Professor Stephen Duckett of the Grattan Institute has just reported that ‘Australians are paying too much for prescription drugs. The cost of this overpayment is at least $1.3 p.a.’
This is another example of the power of vested interests in the health sector and their ability to extract economic rents from the community. The other privileged players in the health sector include doctors, particularly specialists, and the private health insurance industry that extracts a $3.5 billion annual subsidy from the taxpayer.
The Minister for Health and her department spend much of their time placating and appeasing the vested interests in the health sector rather than developing policies and administering programs for the benefit of the community.
The Pricing Authority for pharmaceuticals makes recommendations to the Minister for Health. The authority is a non-statutory body established by the Minister. Of the six members of the committee, two are industry lobbyists from Medicines Australia and the Generic Medicines Industry Authority. It is not surprising with a headstart like that that the pharmaceutical sector is able to secure the sorts of privileges that Stephen Duckett has outlined.
The Australian Pharmacy Guild is also infamous in the privileges it extracts from Goverments. New pharmacies in urban areas must be at least 1.5 km from each other. One consequence of this restriction of competition agreed to by APG and Australian governments is that the number of community pharmacies has remained substantially unchanged at 5,000 since 1993, despite large increases in population and PBS prescriptions. The consumer organisation, Choice, in 2005 commissioned a study by the Allan Consulting Group on these location rules. Choice commented that ‘the location rules provide little consumer benefit and only advantage existing pharmacy operators’. The PGA has also successfully barred pharmacies from operating in supermarkets. Australians don’t have a great love for the Coles/Woolworths oligopoly but they would love to see more competition.
Canberra has over 900 full time lobbyists, many in the health field. They are seriously undermining good government Their power is exaggerated but politicians fall over themselves to oblige them.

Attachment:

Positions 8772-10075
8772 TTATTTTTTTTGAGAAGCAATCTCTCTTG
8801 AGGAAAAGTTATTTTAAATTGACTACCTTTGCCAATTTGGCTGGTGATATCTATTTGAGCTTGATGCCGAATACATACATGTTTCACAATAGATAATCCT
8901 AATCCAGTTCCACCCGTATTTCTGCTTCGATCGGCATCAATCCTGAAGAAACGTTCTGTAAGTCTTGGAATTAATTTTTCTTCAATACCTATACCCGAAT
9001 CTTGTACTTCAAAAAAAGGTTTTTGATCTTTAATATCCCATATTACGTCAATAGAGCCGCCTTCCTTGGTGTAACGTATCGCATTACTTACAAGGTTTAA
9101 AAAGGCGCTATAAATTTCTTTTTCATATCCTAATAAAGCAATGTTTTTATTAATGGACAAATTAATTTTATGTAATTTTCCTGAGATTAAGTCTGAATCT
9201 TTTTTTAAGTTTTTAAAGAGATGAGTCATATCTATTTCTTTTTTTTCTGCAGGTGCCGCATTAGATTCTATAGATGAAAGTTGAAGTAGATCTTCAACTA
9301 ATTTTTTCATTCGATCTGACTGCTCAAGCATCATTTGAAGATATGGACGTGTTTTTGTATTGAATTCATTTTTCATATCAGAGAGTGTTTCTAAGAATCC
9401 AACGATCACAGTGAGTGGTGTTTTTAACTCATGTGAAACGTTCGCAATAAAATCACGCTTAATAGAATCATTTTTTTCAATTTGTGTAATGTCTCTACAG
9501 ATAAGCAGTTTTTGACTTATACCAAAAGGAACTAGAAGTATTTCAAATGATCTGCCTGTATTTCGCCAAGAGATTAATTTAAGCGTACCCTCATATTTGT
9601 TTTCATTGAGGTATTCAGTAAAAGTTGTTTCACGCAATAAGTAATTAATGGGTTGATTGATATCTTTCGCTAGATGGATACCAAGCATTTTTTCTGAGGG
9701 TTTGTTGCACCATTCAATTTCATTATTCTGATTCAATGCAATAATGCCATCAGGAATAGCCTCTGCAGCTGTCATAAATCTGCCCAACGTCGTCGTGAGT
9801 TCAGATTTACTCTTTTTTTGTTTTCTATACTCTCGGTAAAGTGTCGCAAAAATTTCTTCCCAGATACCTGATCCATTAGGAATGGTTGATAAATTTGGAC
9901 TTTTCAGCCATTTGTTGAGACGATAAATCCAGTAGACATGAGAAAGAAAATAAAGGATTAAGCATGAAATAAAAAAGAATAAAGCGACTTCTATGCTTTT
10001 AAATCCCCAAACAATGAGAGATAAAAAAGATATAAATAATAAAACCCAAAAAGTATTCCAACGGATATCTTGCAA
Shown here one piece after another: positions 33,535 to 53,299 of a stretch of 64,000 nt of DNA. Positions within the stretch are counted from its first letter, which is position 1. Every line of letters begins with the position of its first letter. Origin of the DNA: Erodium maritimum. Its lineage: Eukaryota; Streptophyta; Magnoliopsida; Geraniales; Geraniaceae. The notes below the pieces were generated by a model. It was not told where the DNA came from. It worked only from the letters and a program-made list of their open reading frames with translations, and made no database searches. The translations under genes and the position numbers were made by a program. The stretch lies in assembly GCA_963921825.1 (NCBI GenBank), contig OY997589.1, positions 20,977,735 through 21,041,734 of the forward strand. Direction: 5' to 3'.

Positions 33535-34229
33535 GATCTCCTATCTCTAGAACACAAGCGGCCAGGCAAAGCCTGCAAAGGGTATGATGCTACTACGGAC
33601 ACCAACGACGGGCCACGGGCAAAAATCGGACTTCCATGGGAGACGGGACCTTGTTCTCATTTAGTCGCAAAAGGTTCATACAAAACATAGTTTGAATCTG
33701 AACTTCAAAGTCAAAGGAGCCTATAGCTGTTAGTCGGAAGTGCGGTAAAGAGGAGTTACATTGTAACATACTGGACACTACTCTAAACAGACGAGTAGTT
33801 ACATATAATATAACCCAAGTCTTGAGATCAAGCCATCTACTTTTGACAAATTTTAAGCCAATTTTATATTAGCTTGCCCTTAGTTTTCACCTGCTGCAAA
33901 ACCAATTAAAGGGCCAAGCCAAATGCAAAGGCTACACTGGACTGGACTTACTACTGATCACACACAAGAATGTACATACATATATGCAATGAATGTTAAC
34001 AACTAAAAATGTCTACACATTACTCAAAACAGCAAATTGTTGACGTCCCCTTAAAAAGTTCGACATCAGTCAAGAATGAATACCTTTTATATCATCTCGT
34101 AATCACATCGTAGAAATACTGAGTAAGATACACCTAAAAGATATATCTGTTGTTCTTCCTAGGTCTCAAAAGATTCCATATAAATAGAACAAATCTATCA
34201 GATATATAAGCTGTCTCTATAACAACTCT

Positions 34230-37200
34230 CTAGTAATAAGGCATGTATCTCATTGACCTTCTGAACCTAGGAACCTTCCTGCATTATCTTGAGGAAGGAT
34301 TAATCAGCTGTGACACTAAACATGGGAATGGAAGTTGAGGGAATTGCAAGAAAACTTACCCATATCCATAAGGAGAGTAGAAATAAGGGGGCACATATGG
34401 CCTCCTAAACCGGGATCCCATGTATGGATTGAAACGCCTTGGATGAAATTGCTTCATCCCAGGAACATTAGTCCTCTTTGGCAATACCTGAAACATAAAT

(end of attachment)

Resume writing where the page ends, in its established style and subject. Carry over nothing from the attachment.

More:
The ministerial/departmental model in health is not serving us well. It provides a fertile hunting ground for vested interests – the health providers- who hold all the important cards. They cling to the Department of Health like limpets. Even enquiries like the National Health and Hospital Reform Commission, are invariably timid and anxious to appease sectional interests. This Commission was chaired by a senior executive of BUPA. After six years of the Rudd/Gillard Governments there is little to show in real health reform. The muddle continues.. But the sectional interests must be happy that their. position is secure.
Because of the failure of health governance to counter the lobbyists and sectional interests in health, I have proposed on many occasions that the Commonwealth Government should establish a permanent, independent, professional and community-based statutory authority, an Australian Health Commission, similar to the Reserve Bank in the monetary field. The Reserve Bank’s governance structure has made it almost impervious to lobbying. It is respected for its independence and professionalism. Just as the Reserve Bank is subject to guidelines determined by the Government, so an Australian Health Commission should operate within guidelines determined by the Government.
The power of vested interests in health must be tackled. The Grattan Report provides yet another example of why this must be done.